HL Deb 28 May 1857 vol 145 cc900-4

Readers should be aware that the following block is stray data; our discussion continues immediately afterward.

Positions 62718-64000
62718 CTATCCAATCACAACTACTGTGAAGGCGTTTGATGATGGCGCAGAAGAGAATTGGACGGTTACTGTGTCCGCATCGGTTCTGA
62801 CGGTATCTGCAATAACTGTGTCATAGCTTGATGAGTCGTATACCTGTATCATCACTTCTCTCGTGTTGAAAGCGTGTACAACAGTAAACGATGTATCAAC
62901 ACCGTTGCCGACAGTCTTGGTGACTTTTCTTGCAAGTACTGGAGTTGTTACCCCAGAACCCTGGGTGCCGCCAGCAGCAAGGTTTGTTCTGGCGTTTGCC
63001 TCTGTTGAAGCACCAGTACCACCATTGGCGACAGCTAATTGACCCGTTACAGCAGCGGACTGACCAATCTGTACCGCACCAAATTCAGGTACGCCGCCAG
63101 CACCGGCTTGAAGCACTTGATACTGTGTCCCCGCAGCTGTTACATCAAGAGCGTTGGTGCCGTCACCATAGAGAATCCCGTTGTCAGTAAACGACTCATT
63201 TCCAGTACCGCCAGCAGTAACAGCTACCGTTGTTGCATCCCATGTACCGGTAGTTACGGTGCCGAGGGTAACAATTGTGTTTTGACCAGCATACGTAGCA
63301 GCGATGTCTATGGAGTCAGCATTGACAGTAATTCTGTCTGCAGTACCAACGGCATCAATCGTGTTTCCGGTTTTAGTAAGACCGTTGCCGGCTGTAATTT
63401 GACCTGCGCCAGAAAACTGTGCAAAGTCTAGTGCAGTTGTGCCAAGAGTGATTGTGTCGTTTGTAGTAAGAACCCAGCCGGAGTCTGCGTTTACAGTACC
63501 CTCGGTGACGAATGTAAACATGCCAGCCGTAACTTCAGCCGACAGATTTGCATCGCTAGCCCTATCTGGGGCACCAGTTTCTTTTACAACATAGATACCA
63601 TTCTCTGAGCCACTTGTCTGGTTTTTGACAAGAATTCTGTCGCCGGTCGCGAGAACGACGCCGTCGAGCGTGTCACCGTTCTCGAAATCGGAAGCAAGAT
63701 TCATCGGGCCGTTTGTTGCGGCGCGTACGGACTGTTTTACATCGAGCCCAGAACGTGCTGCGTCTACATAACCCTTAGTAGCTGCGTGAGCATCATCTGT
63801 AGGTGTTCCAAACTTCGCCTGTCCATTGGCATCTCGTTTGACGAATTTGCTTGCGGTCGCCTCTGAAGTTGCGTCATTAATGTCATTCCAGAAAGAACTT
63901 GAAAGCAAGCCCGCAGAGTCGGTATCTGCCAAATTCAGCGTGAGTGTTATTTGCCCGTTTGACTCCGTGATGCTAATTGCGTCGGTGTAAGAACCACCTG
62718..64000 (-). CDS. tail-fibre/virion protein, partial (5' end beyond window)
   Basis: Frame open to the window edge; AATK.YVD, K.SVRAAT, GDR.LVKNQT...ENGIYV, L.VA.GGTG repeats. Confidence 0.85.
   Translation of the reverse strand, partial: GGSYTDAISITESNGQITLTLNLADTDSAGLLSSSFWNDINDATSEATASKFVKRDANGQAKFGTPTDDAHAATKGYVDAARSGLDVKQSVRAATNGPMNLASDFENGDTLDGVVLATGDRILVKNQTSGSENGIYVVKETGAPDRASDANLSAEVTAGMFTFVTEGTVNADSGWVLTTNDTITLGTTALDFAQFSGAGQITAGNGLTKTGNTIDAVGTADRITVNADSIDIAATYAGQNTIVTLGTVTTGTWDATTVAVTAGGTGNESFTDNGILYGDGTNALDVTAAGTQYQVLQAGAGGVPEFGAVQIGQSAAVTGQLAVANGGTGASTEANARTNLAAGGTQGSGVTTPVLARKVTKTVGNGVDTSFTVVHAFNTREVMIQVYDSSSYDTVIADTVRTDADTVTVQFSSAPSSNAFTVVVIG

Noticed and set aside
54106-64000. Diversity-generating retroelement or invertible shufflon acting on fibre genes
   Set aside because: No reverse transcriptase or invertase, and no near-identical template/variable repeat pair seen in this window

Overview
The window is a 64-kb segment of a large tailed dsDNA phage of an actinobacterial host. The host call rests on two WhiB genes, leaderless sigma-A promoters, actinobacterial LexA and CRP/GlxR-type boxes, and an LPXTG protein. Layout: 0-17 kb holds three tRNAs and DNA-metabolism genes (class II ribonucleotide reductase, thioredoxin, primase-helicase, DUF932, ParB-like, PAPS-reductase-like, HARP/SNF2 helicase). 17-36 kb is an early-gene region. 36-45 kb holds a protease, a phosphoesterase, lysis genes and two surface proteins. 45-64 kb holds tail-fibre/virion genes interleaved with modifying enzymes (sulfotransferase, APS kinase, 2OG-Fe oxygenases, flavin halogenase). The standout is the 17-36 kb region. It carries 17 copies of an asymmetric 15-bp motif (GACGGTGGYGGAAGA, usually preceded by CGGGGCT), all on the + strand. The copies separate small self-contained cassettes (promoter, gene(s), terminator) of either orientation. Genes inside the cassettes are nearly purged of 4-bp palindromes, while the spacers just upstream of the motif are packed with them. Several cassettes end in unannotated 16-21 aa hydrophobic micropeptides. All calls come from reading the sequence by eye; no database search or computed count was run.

said, he wished to put a question on a subject of very great importance to the right rev. Prelate who presided over the diocese of London. A paragraph had appeared in the public papers which stated that certain evening discourses were being delivered in Exeter Hall on successive Sunday evenings by right rev. Prelates and other dignitaries of the Church of England, and that the first of these services began on Sunday evening last. Paragraphs had also appeared containing announcements which he could not but consider offensive to churchmen. In some cases these paragraphs were headed, "Extraordinary movement in the Church." "Spurgeonism in the Church of England," and so on. Some persons were of opinion that this was not for the interests of the Church, and that it was calculated to introduce a sort of Spurgeonism into the Church of England. That hall was very much used for public religious meetings, and for secular matters also, but he was not aware that it had ever been consecrated or set apart for Divine worship. The case was a new and singular one, and he must say, such as he had never heard of before in connection with our Church. He should be glad to hear from the right rev. Prelate, whether these meetings take place with his sanction, and whether they are in strict conformity with the practice and discipline of the Church. No doubt the right rev. Prelate was better informed on such matters than he could possibly be; but, considering that these services take place in an unconsecrated building, he could not help calling his attention to them, and should wait for his reply with some anxiety. The question he had to put was, whether these proceedings had the approval of the right rev. Prelate, and whether he considered them to be strictly in conformity with the rules and discipline of the Church?